Discussion 1: Your Stress-Defining Moment
Life stressors as common as work pressure or as obscure as being zapped with electricity while running in a maze, all activate the stress response. With such varying sources from which stressors emerge, stress is a holistic phenomenon with emotional, biological, cognitive, and coping aspects.
Research into the stress response touches a variety of scientific disciplines. Theorists from the fields of physiology, endocrinology, psychiatry, psychology, and sociology have made major contributions to understanding the biological response evoked by stress. Their theories that describe stress all tie together, building on each other’s constructs to better explain stressors, stress, and the stress response. The first paradigm by physiologist Walter Cannon and endocrinologist Hans Selye considered stress a stimulus. Stress happened to the individual. However, stressors can be internally generated with worry or fear. Revealing the impact of stress as detrimental to physical well-being, the Life Stressor Assessment developed by psychiatrists Thomas Holmes and Richard Rahe identifies stressful life events that may predict stress reactions. Also, recent work by sociologist Aaron Antonovsky and psychologist Richard Lazarus describes stress more as a process. In viewing the “Stress Response” handout, notice that there are continuous interactions between the person and the environment, influencing the impact of the stressor through cognitive, emotional, and behavioral pathways. Traditionally, stress has been viewed as an adaptive function with a set of physiological responses to a stressor. Present thinking supports a more holistic understanding. As a result, perspectives have changed to include cognitive, environmental, and social elements in a more holistic understanding of the stress response.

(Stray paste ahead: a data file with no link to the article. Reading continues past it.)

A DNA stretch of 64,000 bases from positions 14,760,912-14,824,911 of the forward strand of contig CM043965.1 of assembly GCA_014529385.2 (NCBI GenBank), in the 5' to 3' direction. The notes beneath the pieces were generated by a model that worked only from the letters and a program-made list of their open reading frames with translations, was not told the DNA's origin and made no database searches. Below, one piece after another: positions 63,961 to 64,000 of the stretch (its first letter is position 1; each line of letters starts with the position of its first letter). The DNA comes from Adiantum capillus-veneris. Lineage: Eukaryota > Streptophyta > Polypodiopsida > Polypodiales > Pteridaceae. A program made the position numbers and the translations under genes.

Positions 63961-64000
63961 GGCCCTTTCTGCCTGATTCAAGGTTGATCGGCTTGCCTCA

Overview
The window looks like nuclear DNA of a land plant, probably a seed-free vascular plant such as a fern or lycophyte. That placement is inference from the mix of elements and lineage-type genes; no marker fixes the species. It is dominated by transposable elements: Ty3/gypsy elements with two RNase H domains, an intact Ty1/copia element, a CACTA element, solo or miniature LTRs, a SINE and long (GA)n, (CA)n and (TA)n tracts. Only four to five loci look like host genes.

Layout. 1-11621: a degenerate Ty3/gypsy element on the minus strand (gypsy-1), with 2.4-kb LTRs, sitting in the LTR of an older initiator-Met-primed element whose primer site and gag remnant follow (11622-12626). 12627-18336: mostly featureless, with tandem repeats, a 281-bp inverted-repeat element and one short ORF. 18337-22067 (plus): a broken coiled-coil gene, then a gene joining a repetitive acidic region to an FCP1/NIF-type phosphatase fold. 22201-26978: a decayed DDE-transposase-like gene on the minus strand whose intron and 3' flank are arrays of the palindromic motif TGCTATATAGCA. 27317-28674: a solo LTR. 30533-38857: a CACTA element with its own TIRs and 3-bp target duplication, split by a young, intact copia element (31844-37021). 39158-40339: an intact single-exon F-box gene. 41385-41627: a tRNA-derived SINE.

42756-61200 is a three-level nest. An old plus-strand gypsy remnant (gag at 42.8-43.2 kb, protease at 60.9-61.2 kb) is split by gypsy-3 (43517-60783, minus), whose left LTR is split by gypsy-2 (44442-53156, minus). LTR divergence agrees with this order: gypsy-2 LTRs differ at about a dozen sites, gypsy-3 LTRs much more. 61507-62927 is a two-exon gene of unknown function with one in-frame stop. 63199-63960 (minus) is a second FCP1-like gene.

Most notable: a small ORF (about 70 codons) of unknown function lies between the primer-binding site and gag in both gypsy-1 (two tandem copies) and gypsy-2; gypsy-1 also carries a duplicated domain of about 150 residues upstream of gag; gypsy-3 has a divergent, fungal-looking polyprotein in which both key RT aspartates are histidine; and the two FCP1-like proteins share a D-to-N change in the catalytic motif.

For this Discussion, review this week’s Learning Resources, including the “Defining the Stress Response Across Multiple Scientific Disciplines” handout. Then take the Holmes and Rahe stress assessment. Finally, consider any insights you had or conclusions you drew after completing the Holmes and Rahe self-evaluation.
With these thoughts in mind:
Post by Day 3 your definition of stress. Then explain why your perceptions of stressors might be relevant to Richard Lazarus’s appraisal model. Finally, explain any insights you had or conclusions you drew after completing the Holmes and Rahe self-evaluation. Be specific.
Be sure to support your postings and responses with specific references to the Learning Resources.
- Handout: Laureate Education, Inc. (2012). Defining the stress response across multiple scientific disciplines. Unpublished document.
- Assessment: Wilson, D. R. (2006). Life stressor assessment. Adapted from Holmes, T., & Rahe, R. (1967). The social readjustment rating scale. Journal of Psychosomatic Research, 11(2), 213–218.
The Social Readjustment Rating Scale by Holmes, T., & Rahe, R. In the Journal of Psychosomatic Research, 11(2). Copyright 1967 by Elsevier Health Science. Reprinted by permission of Elsevier Health Science via the Copyright Clearance Center.